As the new year swiftly approaches, as does the louder than necessary battle cry, New Year, New Me. Every time I hear it, I want to swallow a cannonball and launch myself into an alternate reality where people don’t celebrate the passing of calendar pages. I hate everything about New Years resolutions and traditions and I typically sleep through the ball drop on television. I see no use in a ball cascading down a pole in a hail of glitter and sparkles, but there is a serious need in my household for an extra few hours of precious, precious sleep.
Also, there is nothing wrong with the old me. Old me is pretty great.
I have absolutely zero animosity toward anyone who enjoys the holiday and all traditions associated with it, though. Good for you people! I sometimes wish I were as motivated as you lot or that I could enjoy myself for a good New Years party and a drink or two with friends as the time passes from one calendar page to another. But, I can’t. It’s just not in my nature. I’m not alone, either. There are others like me. We, the unmotivated, can be found any day of the week hiding behind e-readers, enveloped in unnecessarily loud patterned Snuggies, and standing in line at the closest available takeout place. We usually smell like strong coffee and bourbon, too, because those are the national perfumes of the overtired writer.
Still, as I look at the date in the corner of my laptop, I am filled with anxiety as the ghosts of New Years resolutions past come out to haunt me. I used to participate and proudly claim, via status updates and group conversations, my New Year, New Me plans. Lose weight, drink more water, quit nasty habits, write more, blah blah blah. The problem always is that the ideas sound good, but most of them require a level of work and commitment I can’t stick to, either because I just don’t want to or because I am sometimes a little bit too ambitious.
That isn’t to say that a person shouldn’t be ambitious. Just, maybe come up with a better plan to follow through than I have in the past. Know your motivators, follow through, and write out a workable, flexible plan to succeed. Or don’t. It’s up to you, I guess. A healthy amount of ambition is great, but I didn’t go through with a resolution this year. Instead, I’m just going to call it what it is, a set of workable goals. The most ambitious of which is to establish at least two side hustles and follow them through until I make a decent profit on each. That’s doable and I have an older than dirt motivator.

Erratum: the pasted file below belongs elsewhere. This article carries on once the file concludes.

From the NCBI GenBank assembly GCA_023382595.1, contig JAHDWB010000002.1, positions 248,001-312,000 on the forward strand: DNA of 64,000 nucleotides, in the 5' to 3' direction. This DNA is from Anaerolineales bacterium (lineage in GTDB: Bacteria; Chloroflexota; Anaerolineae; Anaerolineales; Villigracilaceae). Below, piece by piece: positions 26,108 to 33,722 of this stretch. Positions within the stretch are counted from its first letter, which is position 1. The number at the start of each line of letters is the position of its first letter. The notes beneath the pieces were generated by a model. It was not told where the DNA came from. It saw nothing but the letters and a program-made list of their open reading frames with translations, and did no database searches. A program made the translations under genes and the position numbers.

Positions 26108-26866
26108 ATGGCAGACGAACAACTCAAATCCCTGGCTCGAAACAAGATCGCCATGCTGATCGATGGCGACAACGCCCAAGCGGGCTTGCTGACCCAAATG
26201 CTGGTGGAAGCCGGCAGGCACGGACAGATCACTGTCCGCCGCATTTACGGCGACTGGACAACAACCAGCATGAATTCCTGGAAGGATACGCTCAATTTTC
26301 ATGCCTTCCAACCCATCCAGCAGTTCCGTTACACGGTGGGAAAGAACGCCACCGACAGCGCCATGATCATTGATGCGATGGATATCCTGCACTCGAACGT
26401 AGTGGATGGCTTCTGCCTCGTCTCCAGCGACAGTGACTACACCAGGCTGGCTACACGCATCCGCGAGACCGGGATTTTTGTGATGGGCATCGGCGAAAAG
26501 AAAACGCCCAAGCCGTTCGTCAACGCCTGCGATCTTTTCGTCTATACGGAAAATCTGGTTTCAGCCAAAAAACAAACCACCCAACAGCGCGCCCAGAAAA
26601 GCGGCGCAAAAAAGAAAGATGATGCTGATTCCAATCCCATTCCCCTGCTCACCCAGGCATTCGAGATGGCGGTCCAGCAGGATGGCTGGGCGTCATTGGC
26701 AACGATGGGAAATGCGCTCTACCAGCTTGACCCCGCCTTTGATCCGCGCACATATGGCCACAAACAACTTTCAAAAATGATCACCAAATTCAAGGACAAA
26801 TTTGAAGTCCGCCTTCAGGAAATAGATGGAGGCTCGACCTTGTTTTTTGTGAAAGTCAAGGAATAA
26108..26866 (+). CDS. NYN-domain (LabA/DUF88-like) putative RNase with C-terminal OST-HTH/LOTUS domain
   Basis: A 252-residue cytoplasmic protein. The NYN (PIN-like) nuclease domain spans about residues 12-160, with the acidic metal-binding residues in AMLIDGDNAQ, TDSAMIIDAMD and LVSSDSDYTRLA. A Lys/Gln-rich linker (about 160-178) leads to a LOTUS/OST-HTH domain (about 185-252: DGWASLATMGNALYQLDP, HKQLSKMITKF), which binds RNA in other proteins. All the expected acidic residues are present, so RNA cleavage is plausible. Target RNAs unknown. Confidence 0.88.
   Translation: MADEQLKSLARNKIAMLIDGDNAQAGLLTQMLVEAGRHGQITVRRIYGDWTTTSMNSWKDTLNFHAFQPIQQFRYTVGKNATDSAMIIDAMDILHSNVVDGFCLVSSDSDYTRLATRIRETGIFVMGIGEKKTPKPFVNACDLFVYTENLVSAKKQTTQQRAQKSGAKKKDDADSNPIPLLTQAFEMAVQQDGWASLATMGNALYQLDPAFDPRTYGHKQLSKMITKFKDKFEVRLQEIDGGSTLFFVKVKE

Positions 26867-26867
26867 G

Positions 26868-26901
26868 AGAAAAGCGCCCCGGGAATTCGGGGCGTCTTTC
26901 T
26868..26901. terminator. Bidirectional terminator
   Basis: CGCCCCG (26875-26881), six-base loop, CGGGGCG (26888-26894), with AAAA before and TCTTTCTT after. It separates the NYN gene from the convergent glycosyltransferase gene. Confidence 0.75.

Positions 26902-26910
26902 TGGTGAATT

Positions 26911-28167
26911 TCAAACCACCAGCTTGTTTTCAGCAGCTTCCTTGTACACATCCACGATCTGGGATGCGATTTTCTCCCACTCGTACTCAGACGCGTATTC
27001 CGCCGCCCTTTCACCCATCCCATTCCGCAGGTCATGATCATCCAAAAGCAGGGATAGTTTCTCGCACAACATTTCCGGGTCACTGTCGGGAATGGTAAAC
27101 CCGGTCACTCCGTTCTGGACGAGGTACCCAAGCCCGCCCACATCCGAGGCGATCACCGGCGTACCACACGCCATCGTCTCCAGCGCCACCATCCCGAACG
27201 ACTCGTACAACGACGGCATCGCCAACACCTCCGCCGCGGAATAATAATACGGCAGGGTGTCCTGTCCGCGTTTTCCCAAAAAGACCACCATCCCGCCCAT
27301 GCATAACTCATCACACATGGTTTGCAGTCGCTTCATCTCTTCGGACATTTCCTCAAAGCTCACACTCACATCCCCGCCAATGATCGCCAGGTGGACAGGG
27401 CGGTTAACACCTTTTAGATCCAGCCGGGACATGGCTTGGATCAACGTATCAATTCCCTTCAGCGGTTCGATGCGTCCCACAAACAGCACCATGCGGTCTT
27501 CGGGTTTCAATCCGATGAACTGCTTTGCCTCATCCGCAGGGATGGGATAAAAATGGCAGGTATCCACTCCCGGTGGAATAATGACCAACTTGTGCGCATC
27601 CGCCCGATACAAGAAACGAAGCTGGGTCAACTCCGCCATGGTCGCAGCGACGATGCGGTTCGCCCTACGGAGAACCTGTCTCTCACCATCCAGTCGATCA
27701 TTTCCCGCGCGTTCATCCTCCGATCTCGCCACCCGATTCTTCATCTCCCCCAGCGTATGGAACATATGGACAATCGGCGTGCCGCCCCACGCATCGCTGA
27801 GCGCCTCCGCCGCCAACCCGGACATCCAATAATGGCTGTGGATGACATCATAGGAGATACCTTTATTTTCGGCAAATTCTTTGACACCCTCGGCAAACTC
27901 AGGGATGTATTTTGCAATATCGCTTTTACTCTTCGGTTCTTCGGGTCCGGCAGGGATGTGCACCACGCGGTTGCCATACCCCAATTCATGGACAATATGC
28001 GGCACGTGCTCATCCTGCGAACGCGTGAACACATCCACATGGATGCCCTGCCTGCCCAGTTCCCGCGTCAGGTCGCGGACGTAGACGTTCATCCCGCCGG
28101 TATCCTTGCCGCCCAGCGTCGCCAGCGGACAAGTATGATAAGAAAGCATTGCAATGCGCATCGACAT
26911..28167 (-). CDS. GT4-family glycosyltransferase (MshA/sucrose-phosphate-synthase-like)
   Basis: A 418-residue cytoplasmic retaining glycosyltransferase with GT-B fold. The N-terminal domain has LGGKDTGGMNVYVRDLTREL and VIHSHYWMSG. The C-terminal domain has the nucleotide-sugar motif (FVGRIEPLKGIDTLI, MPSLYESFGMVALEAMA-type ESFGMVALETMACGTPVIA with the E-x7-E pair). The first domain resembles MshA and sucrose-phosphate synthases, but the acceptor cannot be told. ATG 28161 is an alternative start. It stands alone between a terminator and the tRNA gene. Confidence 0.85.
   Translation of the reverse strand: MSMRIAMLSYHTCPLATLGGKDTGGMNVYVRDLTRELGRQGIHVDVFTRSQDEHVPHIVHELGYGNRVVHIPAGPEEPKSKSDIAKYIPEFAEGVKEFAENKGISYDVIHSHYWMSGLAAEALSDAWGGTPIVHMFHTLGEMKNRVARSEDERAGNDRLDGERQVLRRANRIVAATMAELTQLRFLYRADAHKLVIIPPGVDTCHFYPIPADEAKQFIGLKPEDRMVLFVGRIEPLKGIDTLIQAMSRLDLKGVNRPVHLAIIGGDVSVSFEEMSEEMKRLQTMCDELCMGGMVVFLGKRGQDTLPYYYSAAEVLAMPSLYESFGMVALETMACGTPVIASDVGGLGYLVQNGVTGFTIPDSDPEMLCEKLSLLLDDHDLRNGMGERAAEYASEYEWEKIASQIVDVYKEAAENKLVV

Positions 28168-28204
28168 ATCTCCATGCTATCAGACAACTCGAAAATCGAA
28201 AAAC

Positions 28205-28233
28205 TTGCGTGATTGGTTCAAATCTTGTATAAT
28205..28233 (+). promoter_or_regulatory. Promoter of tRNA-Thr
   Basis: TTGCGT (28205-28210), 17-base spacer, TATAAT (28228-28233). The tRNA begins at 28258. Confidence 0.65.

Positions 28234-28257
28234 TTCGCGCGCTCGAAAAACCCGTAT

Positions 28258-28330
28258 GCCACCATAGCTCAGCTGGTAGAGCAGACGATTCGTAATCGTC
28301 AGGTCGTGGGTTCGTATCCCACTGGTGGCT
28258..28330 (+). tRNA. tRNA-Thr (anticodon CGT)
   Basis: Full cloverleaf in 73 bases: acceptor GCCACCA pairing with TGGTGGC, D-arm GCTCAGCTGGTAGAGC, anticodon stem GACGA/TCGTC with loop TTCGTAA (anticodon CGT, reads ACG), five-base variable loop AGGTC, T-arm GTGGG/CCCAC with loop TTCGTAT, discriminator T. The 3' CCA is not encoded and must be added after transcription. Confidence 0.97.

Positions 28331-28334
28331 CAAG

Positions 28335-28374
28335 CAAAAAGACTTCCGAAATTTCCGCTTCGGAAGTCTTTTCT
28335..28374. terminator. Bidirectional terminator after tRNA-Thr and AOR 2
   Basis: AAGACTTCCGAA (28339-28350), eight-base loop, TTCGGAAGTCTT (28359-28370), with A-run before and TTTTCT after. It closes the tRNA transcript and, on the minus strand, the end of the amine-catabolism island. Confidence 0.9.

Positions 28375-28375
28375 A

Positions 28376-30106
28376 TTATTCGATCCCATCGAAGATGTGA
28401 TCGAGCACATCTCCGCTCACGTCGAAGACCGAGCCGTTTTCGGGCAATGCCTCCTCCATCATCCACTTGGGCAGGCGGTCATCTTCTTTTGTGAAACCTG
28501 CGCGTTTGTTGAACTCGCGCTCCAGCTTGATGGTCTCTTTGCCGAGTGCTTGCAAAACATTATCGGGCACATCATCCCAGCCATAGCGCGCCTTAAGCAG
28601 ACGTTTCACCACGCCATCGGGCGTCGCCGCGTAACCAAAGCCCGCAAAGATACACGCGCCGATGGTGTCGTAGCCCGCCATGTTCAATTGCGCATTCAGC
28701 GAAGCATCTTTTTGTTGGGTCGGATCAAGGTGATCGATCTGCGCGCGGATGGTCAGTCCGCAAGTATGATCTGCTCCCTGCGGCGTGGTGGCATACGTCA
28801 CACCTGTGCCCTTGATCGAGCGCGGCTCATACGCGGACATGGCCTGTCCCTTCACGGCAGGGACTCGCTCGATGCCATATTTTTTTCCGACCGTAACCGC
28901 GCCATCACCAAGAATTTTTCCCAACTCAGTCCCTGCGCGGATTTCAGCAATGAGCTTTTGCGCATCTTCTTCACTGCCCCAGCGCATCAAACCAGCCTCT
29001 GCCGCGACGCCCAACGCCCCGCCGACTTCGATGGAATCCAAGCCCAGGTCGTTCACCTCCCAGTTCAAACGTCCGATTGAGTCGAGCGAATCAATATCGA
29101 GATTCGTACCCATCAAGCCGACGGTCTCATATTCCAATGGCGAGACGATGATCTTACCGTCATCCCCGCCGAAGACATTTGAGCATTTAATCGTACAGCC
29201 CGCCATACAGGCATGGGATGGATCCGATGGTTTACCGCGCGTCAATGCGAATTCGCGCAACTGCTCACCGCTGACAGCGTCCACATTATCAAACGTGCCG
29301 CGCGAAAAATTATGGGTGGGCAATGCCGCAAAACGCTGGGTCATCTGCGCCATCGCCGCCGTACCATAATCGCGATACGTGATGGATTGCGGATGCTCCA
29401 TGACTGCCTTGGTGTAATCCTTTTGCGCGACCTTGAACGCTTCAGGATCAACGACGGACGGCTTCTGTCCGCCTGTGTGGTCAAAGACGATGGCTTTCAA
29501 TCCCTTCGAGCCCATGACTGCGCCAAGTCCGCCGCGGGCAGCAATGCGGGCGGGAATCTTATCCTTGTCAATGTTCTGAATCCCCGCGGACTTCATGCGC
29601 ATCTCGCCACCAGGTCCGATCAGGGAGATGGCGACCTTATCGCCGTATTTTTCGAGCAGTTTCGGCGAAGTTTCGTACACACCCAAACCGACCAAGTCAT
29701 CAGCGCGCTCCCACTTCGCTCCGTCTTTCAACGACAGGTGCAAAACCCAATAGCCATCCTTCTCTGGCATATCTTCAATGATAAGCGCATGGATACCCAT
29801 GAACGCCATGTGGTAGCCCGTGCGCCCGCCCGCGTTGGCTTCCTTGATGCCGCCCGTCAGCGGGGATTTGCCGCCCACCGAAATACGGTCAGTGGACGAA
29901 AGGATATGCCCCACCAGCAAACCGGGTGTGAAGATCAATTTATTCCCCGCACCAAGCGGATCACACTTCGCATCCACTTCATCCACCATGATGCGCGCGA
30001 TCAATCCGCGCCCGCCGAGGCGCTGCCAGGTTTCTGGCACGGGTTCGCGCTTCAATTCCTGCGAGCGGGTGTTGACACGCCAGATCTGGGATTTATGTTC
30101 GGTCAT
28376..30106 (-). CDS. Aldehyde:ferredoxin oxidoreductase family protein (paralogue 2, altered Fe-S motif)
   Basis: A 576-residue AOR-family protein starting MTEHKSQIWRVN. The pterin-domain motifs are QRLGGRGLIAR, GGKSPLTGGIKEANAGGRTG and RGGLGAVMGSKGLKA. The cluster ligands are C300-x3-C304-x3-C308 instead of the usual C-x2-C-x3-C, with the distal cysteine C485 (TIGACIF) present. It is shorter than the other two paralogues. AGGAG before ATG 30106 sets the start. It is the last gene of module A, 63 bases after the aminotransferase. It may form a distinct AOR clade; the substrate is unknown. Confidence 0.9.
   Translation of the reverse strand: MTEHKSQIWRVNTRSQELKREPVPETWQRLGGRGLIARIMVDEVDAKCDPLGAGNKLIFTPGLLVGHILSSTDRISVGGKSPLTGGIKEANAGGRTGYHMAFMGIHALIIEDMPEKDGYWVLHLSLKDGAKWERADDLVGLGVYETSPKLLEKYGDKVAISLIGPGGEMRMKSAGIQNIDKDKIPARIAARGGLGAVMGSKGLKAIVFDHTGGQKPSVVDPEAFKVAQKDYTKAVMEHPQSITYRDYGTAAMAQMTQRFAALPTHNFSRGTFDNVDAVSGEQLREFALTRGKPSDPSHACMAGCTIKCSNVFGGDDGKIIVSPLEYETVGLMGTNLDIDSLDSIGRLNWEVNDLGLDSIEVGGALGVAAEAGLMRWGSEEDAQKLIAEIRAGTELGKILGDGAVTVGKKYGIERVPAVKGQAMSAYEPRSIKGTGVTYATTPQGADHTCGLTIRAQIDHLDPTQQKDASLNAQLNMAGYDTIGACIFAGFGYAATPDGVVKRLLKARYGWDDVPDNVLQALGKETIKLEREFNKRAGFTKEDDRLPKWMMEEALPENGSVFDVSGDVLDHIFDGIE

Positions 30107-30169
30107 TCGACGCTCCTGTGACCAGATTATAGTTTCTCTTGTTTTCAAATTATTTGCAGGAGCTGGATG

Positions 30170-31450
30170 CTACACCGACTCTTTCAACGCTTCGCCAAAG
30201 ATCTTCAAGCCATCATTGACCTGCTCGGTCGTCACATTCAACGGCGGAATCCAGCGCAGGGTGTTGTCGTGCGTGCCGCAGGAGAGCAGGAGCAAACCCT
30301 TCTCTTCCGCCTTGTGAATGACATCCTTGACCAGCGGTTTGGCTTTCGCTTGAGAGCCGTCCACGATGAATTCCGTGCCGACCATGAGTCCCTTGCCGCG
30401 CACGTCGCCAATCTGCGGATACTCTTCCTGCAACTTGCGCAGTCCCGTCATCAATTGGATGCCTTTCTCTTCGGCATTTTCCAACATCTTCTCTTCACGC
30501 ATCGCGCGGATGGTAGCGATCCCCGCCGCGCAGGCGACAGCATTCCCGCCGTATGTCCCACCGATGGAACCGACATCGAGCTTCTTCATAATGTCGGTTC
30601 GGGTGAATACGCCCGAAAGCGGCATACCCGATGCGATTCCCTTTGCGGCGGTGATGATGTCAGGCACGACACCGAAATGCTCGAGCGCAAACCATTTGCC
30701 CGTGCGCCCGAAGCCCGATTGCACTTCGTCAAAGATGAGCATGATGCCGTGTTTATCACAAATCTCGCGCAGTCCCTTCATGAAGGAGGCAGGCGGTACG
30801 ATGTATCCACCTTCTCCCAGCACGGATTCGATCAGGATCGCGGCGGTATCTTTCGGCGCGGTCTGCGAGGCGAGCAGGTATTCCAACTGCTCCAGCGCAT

At some point in the stone age, early people were crawling out of their stick huts and rock caves to trade feathers and pelts, hoping to become the most deer hide adorned Neanderthals this side of the mammoth cave. Though I’m not interested in hides, I would like to be able to fund a few crafty habits. New bookshelves and robot vacuums don’t buy themselves.
I don’t plan on changing anything about myself though. I always try to chose healthier options when I cook or order food in a restaurant, but there is a nasty balance and sometimes cake just happens. More than anything, I just want this year to be more of the same. 2019 was a decent year, albeit somewhat dull. I want 2020 to be filled with good books, good (healthier) food, and more episodes of The Witcher. I want to buy a prom dress with my daughter, plant a small kitchen garden, and play dinosaurs with my two-year old nephew. Everybody’s definition of a good time is different, but that is mine. New year, same me, but with, you know, more cowbell.
Maybe, if you are as unmotivated as I am, the best approach to succeed with your new goals is to write down all of the things you want to have or want to happen in 2020. There’s probably nothing wrong with the old you, either. Maybe the old you just wants more of whatever your version of a good time is.
Happy New Year, Old You.